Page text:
Alzheimer’s 

People often talk of the Autumn as a beautiful phenomenon of nature, but I can not bear to look beyond the death and decay that plague the season. Death, of course, is of such a nature that it is overlooked even as it is impending, beckoning all with one black finger of oblivion. It wears the patient smile of a champion, knowing that it will claim each one for itself in the end. Decay, the sister, is no less clever, appearing to trail behind death while in reality she lays hands to the soul and hollows it out long before death can touch the body. Autumn is just an elaborate dance of the victors who know their competitors are so fated that they hold no chance. 

The autumn of my life has fast approached. My gut tells me that my consciousness of it right now is the last green leaf on the tree. 

Perhaps it is age that makes me so painfully aware of the existence of the stench of Autumn – it fills my lungs and the places that exist apart from my physical self – even as I exhale. The naïve and uncorrupted once had a habit of coming to me for counsel, because I must know a lot having lived for so long, and their words often sent me into rambles of thought which made me curse sides of me from the past that no longer existed. I had no heart to tell them – or myself – that I have lived more in the safe arms of my dreams than I have lived my life. 

Now, I am no longer sought for counsel, and even if I am, I cannot tell. 

My head is always abuzz with thoughts racing against each other like trains on either side of the subway station, and of late, I have been letting go of them. I miss the trains. I no longer hold on to the stories that my mind knits together like sweaters to warm my freezing soul, I no longer note them down. I refuse my stories to the world, letting them decompose in the heat of my own head. Sometimes they recede to the place where thoughts go when they are no longer thought of, indiscernible like radio static. Sometimes I don’t know how to describe this because the words are wiped off my vocabulary. Decay is getting the better of me. Sometimes I can feel it as it hollows my mind. 

I think too much when I find myself able to. I think about the lifetime of thinking that will be lost when I die – of course I think about dying a lot, and I imagine my undocumented thoughts turn to nothingness like millions of twinkling stars being sucked into a black hole. My eyes give way to involuntary tears that fall on my cheek like comma splices, punctuating each line in the train of thought which I can see myself failing to chase. I tell her about this and she says it makes no sense to worry. She asks me to say her name. I stay silent because I cannot tell her that her name is one of the first things that got lost in that wretched black hole.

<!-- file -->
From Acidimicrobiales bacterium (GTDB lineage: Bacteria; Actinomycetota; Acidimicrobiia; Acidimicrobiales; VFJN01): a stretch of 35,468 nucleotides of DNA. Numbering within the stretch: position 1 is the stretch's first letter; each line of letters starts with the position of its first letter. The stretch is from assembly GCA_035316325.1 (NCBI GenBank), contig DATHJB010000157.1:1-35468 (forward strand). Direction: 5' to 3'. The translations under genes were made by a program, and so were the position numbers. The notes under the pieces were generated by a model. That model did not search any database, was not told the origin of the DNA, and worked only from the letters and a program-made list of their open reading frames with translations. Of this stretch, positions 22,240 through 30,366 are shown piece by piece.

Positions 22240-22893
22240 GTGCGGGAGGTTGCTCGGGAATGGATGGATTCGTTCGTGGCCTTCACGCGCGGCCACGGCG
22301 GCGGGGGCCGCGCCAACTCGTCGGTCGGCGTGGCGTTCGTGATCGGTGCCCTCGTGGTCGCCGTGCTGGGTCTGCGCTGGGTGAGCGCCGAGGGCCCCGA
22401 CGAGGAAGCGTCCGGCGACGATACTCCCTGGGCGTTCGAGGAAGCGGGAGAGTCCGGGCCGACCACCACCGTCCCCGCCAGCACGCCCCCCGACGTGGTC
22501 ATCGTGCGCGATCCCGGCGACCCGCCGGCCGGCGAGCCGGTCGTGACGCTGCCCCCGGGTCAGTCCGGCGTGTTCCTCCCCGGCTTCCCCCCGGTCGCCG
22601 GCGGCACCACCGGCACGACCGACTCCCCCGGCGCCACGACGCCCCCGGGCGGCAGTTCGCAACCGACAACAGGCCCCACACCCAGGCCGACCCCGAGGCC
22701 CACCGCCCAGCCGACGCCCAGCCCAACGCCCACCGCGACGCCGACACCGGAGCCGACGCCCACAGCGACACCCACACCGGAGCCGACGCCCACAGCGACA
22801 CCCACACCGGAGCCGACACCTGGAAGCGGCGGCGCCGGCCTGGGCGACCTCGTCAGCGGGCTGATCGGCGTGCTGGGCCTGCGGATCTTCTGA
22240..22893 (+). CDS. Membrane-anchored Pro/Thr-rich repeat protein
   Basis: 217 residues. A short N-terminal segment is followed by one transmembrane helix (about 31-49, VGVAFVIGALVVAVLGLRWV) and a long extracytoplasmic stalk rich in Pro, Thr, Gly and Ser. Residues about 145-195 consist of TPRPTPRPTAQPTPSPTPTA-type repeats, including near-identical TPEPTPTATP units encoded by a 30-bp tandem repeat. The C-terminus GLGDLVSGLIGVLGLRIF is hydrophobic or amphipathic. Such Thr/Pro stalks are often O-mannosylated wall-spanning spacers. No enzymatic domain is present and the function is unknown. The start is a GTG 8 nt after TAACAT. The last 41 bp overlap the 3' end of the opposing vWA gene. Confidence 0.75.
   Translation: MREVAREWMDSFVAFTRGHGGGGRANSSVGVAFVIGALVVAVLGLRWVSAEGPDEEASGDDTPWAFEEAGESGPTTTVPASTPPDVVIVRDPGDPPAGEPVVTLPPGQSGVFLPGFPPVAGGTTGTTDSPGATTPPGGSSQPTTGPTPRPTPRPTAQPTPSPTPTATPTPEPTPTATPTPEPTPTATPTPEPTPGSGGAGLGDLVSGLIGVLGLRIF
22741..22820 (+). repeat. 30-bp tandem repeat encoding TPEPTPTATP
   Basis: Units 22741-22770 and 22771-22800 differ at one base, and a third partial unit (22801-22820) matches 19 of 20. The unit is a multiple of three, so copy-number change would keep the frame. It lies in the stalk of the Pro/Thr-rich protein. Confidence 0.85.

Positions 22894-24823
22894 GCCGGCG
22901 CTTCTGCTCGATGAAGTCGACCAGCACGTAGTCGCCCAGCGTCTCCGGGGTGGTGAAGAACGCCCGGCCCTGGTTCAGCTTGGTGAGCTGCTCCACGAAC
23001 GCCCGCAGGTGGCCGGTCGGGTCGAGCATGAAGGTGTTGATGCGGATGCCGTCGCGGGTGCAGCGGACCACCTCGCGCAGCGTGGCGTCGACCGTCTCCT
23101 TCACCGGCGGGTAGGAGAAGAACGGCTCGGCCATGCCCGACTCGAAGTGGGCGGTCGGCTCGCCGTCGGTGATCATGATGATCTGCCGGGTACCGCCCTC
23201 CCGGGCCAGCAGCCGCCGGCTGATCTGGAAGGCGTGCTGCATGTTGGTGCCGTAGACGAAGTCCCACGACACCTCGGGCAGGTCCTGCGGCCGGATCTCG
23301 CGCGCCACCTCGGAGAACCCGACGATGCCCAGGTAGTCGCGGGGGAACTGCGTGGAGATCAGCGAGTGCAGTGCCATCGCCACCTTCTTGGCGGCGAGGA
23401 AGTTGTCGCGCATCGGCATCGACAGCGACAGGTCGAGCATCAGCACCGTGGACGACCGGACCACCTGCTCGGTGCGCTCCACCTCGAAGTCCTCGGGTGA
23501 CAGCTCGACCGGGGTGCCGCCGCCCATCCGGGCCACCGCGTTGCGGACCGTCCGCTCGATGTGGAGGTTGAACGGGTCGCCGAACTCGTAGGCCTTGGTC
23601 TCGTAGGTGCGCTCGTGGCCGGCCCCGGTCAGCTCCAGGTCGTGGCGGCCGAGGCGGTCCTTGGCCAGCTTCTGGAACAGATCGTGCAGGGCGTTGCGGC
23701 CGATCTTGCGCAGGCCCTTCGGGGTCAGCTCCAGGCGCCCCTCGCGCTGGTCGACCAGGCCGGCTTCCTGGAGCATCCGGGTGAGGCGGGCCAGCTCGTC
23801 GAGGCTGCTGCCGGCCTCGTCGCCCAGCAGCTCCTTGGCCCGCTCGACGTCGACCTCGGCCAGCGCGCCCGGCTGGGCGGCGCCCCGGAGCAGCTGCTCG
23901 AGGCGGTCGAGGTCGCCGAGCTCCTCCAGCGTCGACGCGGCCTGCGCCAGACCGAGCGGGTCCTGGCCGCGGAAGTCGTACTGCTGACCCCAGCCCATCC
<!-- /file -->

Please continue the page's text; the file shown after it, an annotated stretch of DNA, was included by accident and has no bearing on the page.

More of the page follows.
A boy with her eyes takes me from my bed to an armchair by the window every afternoon. I try to remember who he is every time he whispers ‘I love you’, but I recall nothing. I try not to look beaten and smile at him this time, hoping that he understands. Beyond the glass pane of the window, I can see the fallen leaves glittering under the glow of the sun. To my eyes it appears a sorry sight, the aftermath of the grand feast hosted by atrophy. A couple of leaves are whisked from the ground by the wind, the messenger that calls upon death to arrive and take its toll. It is indeed age that makes me so aware of the stale breath of Autumn, and perhaps the fact that it is all around me. Maybe I can smell decay because it has taken root inside of me. 

The signal for the approaching train goes off in my head as I blink my eyes. I observe my thoughts turning to incoherent screams and then to radio static. In the last few moments I have in my state of consciousness, I am scared of losing control of my mind. I think of the irony of my situation and my hand starts to tremble again. As I stare at another leaf fall from the tree outside my window, I can feel myself float away – away and towards the sun, like a hot air balloon on a whim to be a rocket. 

Advertisements

3 thoughts on “Alzheimer’s 

  1. Vandana Joshi says:

    This piece of work is mesmerizing. It has forced me to stop and think about life. I loved autumn for it’s beauty, it’s way of reminding us the transience of everything in this world but now I begrudge Autumn cause I can feel your sadness and pain. The way you described everything is just amazing

    Liked by 1 person

Leave a Reply

Fill in your details below or click an icon to log in:

WordPress.com Logo

You are commenting using your WordPress.com account. Log Out /  Change )

Google photo

You are commenting using your Google account. Log Out /  Change )

Twitter picture

You are commenting using your Twitter account. Log Out /  Change )

Facebook photo

You are commenting using your Facebook account. Log Out /  Change )

Connecting to %s